It has been 70 years since 21 U.S. Army soldiers drowned while attempting to cross the Cumberland River north of Lebanon.
Sunday, the men were recognized during a memorial service conducted by historians from Wilson, Trousdale and Davidson counties.
The event included a color guard from American Legion Post No. 281, remarks from dignitaries and a wreath-laying ceremony in the middle of the river by the Wilson County Sheriff's Department.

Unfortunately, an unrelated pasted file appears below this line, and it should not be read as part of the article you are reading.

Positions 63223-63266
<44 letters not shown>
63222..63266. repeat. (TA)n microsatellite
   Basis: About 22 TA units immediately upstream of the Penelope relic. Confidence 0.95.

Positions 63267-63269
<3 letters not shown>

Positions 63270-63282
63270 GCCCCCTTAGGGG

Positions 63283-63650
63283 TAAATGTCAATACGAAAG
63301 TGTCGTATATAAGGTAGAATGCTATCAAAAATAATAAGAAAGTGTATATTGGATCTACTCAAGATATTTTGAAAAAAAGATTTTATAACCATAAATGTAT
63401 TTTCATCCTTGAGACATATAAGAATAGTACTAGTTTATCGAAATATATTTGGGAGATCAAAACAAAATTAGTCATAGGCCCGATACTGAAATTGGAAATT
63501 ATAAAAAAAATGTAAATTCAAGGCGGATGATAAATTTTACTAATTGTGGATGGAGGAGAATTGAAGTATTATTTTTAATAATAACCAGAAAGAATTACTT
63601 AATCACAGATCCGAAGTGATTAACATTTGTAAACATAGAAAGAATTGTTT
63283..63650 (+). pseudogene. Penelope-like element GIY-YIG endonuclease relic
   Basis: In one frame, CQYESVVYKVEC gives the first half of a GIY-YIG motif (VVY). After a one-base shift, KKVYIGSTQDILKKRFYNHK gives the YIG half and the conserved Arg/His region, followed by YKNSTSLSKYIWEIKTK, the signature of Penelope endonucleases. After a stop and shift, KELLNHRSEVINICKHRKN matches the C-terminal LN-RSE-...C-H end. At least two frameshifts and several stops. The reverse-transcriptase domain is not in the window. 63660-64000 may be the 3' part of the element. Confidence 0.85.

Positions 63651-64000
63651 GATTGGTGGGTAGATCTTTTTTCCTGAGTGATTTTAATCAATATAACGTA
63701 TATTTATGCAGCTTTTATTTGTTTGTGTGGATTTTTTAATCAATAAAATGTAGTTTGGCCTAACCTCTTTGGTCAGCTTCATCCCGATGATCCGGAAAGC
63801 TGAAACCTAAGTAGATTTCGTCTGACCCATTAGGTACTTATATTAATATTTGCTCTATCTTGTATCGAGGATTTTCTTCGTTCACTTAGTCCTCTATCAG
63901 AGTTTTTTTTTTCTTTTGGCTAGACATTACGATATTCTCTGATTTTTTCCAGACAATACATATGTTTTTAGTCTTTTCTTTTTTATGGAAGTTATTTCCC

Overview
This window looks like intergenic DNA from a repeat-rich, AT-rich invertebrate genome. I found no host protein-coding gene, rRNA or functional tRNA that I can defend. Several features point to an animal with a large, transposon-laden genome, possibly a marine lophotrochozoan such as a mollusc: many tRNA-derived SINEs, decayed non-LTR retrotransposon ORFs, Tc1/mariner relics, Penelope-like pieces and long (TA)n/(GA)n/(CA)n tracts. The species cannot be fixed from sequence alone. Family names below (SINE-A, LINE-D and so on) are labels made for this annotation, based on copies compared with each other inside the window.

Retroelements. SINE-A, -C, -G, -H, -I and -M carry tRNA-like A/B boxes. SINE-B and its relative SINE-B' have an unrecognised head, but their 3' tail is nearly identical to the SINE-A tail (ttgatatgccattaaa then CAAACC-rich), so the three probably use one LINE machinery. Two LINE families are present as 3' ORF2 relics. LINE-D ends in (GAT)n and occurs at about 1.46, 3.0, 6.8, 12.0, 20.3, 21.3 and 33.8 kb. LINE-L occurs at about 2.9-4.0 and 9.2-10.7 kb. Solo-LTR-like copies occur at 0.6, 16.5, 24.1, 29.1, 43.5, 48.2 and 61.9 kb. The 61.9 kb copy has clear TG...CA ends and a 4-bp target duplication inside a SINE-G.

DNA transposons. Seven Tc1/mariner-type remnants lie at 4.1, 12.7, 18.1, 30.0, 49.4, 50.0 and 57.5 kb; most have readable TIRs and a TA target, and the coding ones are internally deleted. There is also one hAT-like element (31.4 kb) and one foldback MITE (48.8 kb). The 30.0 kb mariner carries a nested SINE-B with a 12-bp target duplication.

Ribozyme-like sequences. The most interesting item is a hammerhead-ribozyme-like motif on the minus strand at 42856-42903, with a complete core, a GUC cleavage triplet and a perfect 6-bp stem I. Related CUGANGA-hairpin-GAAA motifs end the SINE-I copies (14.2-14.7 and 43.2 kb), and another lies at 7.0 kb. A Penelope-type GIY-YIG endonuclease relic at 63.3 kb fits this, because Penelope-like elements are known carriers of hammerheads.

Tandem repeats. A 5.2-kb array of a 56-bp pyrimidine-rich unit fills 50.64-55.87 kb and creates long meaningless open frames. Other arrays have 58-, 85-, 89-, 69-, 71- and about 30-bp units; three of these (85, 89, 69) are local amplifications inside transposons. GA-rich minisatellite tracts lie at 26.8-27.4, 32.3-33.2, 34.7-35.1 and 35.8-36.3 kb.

The memorial service was held at Averitt's Ferry where the soldiers boarded a small boat into the river for the last time.
It took authorities more than two months to complete recovery efforts to find their bodies. One was found over 80 miles away in the portion of the river near Lower Broadway in downtown Nashville.
Officials stated it was one of the worst stateside training accidents during all of World War II.
Between the years of 1941 and 1944, more than 85,000 soldiers participated in simulated combat across Middle Tennessee.
The so-called "war games" were divided into seven different maneuvers, the last of which is when the 21 soldiers lost their lives.
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